Date: 17th November 2017
With the fastest internet technology in the world now available to businesses across Yorkshire through Exa Networks and their partnership with CityFibre, we thought this would be the perfect time to explore what dark fibre is and how the connectivity can revolutionise the digital capabilities of companies – and make anything possible.
The internet forms the foundation for the operational ability of many businesses, slow or unreliable connections can severely impact how well a company is able to function. With everything from the way we communicate, research and operate to how we advertise being increasingly dependent upon the internet, there is an integral need to make sure that the service we are receiving is as effective as it can possibly be. Indeed, 94% of SMEs believe that a reliable connection is critical to the success of their business. So for something so key, why do we settle for anything less than the best?
Unfortunately, it’s easy to do; and something many of us are guilty of – with just 1 in 8 businesses reporting that they are ‘very satisfied’ with their broadband provision. However, with phrases such as ‘superfast’ and ’next-generation’ often used to describe the latest internet technology, it can be easy to dismiss the newest development as just another flash in the pan – something that will be replaced by the next faster, more powerful, service in a couple of years – and won’t drastically improve the way a business works.
This is where dark fibre changes things.
In the same way that the arrival of broadband transformed a business’s digital ability following dial-up, dark fibre opens up a brand new world of potential – one that won’t be surpassed in our lifetime (and we don’t say that easily)!
So, what is dark fibre?
A fibre-optic cable is made up of super thin strands of glass, or more commonly now; plastic polymers, each less than a tenth as thick as human hair, data is converted to pulses of light which is beamed down the strand and converted back to data at the receiving end. Originally developed in the 1950s for endoscopes, it was in the 1960s that engineers developed a way of using the technology to transmit telephone calls at the speed of light – well, nearly, in a vacuum the speed of light is 186,282 miles per second, it slows to about two thirds of this in a fibre-optic cable (around 125,000 miles per second), data is now carried via fibre in the same manner.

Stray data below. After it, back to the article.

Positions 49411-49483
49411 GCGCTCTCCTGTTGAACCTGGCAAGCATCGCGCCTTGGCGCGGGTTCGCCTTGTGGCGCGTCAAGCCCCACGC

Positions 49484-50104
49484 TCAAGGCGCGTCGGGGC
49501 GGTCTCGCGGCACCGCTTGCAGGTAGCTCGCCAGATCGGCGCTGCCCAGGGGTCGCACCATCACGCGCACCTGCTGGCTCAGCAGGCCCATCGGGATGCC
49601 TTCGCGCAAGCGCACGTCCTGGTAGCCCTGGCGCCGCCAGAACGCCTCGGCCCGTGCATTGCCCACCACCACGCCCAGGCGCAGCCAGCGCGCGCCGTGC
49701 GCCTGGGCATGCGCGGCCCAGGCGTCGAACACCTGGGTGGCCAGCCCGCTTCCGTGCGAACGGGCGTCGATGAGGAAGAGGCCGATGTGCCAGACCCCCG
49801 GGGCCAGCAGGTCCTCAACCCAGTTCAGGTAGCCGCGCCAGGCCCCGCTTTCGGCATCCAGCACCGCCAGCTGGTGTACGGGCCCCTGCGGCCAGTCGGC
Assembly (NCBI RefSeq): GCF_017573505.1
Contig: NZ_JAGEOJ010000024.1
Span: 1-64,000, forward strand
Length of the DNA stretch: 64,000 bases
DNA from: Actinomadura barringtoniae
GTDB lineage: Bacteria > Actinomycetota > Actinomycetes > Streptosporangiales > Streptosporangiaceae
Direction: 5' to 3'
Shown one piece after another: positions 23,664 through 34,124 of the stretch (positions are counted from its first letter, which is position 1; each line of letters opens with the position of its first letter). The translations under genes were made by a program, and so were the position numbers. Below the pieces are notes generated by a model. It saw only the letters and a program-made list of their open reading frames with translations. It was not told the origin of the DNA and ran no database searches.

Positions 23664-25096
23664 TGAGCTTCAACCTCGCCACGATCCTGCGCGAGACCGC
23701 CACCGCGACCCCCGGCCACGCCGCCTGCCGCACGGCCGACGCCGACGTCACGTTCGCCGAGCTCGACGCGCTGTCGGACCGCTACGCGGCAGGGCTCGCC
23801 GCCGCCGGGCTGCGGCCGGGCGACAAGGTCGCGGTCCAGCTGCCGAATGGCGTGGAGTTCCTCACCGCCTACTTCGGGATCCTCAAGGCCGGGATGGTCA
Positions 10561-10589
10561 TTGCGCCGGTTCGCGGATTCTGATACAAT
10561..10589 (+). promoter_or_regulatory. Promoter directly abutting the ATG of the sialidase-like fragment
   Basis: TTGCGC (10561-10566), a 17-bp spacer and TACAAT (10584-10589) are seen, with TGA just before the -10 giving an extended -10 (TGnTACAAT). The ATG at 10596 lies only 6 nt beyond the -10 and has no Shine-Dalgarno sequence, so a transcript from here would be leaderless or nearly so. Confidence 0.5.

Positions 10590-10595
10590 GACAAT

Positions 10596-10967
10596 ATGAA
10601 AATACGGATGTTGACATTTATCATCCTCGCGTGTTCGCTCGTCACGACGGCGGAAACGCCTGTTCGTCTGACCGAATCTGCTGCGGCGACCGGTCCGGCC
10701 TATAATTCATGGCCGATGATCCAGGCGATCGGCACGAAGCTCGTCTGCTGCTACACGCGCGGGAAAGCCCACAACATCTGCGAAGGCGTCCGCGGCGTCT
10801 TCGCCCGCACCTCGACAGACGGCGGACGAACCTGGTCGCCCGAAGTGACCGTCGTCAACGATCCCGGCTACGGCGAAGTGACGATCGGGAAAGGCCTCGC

Dark fibre is essentially an optical fibre infrastructure that is not limited by the constraints of traditional telco services.
Using fibre as opposed to traditional copper brings several benefits;
- Less signal loss – information travels about 10x further before needing amplification.
- No interference – There is no electromagnetic interference between optical fibres resulting in greater reliability and signal quality.
- Higher bandwidth – when comparing like-sized cables, fibre can carry far more data than copper.
- Future proofing – In the same way that speeds using copper went from 64kbps to 80Mbps available today, as the cost of technology reduces you can expect to see the incredible lab tested fibre speeds of 5,600,000Mbps (5.6Tbps) become commercially available over time.
As a result, fibre used as an internet connection is capable of accommodating all your business’s needs and potential needs. 5 years ago, the largest networks in the UK were running10Gb backbones, this is now the speed you can get directly to your business premises. Exa’s current network runs on a 100Gb backbone and we fully expect to see these speeds reach businesses in a shorter timescale.
But why is it called Dark?
Okay, we’re getting into semantics here, the fibre in the ground is the same for both ‘dark’ and ‘lit’ services. The difference is that an ISP like Exa lease the fibre as it is, in the ground, with no light passing through it. These ‘dark’ fibres can then be used to create networks.
Is Dark better than Lit?
By maintaining complete control of the light that passes through the fibres (and thus the bandwidth transmitted) means that bandwidths can be changed almost instantly for customers, even for short time periods (such as events where the demand for connectivity is higher than normal operating hours). Also, unlike lit services like GPON which use the same infrastructure, the light transmitted is not shared with other users, meaning that companies receive the headline speed, all the time.
Comparing services like DarkLight to GPON can be like thinking of Internet routers: Imagine if you connect one device to a WiFi network you can expect to receive near full performance from your router, connect 10 devices and the bandwidth is shared thus you will see your performance degrade, this is like the GPON model, DarkLight however, is similar to using an Ethernet cable connected directly to your router and turning of the WiFi signal so no-one else can use the bandwidth. This means that with an Exa Networks’ DarkLight service, your business will never have to install a new, higher capacity line, or assess if your connectivity technology is still suitable.
Should you increase employee number, your use of cloud services or rich media, the size of your downloads, uploads, or anything at all, your connection can be adjusted within minutes to provide the bandwidth increase you need; on both a temporary or permanent basis.
In fact, it’s difficult to overestimate the impact this type of connectivity can have – not just on individual businesses – but also on the cities to which it is introduced. From the ￡50m received in investments by early Gigabit-adopter Chattanooga to the elevation of Lafayette, Louisiana as ‘a sought-after location for the entertainment industry’ following its introduction of Gigabit connections, there is no limit to what these incredible internet services can make possible.